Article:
@snakelet thirding or fourthing this. Susan B. Anthony's quote is textbook White Feminism (TM) and it really hurts to see it presented as empowering-with-slight-caveat. Jia, I think your writing is incredibly smart and on point, and I loved your critical piece on the mixed-race magazine cover. Posting this quote approvingly seems to set the boundary that The Hairpin is meant for everyone but black women. Anthony is literally justifying the enslavement of black people. How in good conscience can this feel liberatory for all women?
THANK YOU JIA.
I love everything she writes, pretty much. "The God of Cake" is still my favorite thing on the internet to make people read. So I've been nursing this level of admiration for her, just like everyone else. Then I read her Reddit AMA and OMG she plays Magic: The Gathering! And she's really good at it. That basically made my feelings about her change into rock-solid adoration. I find it really tough to be a woman of color trying to learn Magic and get out in the world and play, and it's so nice to learn about any woman who's doing it, and doing it well.
On Which Name Is Weirder, Saxby Chambliss or Barkevious Mingo? The Answer May Tell You Whether or Not You're Racist
@avidbiologist oooh, me too! i have the whitest white-girl name and people are always like "uh.....hi. katie?"
@TheMnemosyne yeah, i think the point is not "reasoned discourse." in fact, it feels a little like tone policing to say that the venue is inappropriate for the discussion. it's not, as you said, a discussion. besides, when WOC are attacked on their personal blogs and shut out of blogs with a wider, whiter audience, to decry using twitter seems to ignore the lived realities that make the venue useful.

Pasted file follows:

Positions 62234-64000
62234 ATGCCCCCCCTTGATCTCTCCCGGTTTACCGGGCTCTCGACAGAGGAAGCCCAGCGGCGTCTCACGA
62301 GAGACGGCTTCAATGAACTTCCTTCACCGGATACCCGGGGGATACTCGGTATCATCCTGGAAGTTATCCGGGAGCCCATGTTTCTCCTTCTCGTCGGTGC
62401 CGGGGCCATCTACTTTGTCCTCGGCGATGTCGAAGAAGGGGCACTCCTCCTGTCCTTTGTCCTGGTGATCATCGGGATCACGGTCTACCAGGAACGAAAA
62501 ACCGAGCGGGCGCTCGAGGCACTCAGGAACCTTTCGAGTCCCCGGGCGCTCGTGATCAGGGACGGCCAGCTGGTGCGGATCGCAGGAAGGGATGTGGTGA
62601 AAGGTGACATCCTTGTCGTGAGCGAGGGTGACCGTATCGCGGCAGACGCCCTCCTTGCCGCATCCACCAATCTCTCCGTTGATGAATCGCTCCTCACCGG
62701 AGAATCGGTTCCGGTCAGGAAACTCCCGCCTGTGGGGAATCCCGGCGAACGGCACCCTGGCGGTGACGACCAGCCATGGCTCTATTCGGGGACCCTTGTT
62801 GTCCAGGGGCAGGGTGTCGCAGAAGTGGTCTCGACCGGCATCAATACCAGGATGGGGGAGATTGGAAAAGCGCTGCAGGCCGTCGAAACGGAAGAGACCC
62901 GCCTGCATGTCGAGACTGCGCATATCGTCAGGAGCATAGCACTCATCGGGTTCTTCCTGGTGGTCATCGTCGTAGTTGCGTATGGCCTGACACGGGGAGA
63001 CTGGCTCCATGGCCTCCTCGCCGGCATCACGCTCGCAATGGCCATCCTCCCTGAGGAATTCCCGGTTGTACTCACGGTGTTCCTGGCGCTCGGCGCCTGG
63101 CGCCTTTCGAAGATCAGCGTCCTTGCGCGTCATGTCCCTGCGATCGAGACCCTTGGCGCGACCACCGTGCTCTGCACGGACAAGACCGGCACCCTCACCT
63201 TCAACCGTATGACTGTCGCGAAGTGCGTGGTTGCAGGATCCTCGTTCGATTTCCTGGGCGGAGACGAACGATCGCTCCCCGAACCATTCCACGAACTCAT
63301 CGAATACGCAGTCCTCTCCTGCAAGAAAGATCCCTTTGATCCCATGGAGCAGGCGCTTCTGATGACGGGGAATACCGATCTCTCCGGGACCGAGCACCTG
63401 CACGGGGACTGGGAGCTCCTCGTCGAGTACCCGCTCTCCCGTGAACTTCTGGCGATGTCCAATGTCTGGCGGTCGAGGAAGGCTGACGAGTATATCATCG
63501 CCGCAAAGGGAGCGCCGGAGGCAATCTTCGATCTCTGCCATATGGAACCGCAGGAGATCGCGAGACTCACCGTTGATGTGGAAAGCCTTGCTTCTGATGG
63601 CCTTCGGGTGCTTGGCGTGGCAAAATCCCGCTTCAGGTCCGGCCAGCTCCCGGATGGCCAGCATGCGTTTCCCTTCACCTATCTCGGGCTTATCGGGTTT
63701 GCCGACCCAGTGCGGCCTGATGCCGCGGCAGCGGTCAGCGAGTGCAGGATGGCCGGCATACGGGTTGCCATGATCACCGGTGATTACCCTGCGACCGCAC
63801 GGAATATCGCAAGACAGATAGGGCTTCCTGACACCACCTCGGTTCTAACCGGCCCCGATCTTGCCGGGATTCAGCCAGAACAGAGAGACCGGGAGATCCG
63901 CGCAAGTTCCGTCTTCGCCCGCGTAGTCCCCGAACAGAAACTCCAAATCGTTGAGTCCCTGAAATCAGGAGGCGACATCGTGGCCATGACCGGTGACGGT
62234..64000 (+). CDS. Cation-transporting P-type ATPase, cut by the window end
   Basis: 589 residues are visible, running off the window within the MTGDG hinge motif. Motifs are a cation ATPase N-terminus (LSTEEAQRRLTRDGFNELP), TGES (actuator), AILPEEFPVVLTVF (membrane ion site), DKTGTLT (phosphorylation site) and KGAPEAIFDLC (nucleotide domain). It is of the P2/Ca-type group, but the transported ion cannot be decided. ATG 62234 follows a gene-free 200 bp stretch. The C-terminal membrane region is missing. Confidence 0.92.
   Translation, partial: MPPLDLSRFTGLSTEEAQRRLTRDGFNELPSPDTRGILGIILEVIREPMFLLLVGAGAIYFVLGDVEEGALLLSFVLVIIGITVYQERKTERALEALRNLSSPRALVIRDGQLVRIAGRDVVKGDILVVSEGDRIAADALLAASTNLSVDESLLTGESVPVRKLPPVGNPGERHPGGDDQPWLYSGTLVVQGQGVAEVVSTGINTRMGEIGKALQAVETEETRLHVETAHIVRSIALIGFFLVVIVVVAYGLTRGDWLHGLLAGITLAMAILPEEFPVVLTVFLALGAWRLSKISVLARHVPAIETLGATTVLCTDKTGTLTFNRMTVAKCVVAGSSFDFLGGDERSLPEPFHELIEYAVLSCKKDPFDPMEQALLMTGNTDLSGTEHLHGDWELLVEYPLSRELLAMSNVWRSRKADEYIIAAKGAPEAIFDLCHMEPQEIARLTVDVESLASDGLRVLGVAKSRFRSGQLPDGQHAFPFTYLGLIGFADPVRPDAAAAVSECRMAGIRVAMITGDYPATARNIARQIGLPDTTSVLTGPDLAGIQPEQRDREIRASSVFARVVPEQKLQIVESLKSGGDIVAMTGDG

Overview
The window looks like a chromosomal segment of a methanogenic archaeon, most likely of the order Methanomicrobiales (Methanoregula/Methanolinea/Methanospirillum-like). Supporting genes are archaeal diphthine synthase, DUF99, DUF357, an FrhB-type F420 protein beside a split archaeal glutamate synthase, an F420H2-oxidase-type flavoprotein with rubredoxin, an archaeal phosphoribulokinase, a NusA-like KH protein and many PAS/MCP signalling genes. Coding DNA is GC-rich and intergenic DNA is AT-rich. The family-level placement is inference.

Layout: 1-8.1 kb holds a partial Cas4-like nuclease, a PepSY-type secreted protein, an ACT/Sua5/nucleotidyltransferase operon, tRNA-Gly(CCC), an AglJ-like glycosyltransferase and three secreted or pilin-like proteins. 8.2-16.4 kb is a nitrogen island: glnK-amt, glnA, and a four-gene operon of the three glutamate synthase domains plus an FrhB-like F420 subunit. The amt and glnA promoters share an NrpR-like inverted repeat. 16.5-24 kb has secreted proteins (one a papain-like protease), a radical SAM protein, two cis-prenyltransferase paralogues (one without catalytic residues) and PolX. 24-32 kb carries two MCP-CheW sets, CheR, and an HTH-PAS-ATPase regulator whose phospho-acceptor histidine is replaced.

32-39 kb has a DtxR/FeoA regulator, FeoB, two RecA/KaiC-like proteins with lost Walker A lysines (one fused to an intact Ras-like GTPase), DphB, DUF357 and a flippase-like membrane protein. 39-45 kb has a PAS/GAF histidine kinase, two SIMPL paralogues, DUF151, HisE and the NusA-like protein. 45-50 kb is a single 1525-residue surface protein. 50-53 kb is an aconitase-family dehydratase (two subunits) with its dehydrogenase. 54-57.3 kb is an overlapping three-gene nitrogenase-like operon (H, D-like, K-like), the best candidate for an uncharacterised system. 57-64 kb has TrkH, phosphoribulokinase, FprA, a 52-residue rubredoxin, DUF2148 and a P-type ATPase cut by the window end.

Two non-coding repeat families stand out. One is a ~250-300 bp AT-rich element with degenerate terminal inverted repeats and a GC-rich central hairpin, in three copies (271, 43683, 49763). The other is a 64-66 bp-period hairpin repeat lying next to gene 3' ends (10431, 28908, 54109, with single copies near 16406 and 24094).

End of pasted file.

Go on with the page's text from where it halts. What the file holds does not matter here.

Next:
@I AM DIAPHENA toe-ast.
@kimkrypto AND Once upon a time there was a woman who walked for a mile down a busy city street, and not a single person commented on her body or addressed her in a creepy way. This was totally normal for the woman, and just like every other day in her life. THE END.
Once upon a time there was a girl whose parents were patient and understanding. When she made a mistake they didn't yell at her and criticize her, but left her to figure it out or helped her fix it if she needed help. They were caring and open about their struggles, but didn't put each other down. As she grew, they trusted her even when she made decisions they didn't understand, and they were very interested to know more about her as a person. When she got older, she moved away, but she still came to visit when she could and had a great, evolving, strong relationship with each of them. Every time she visited, they made sure to tell her how proud they were of her. THE END.
This was one of the first old(er) books that I found terrifying in a sort of modern way, or that at least completely unironically terrified me.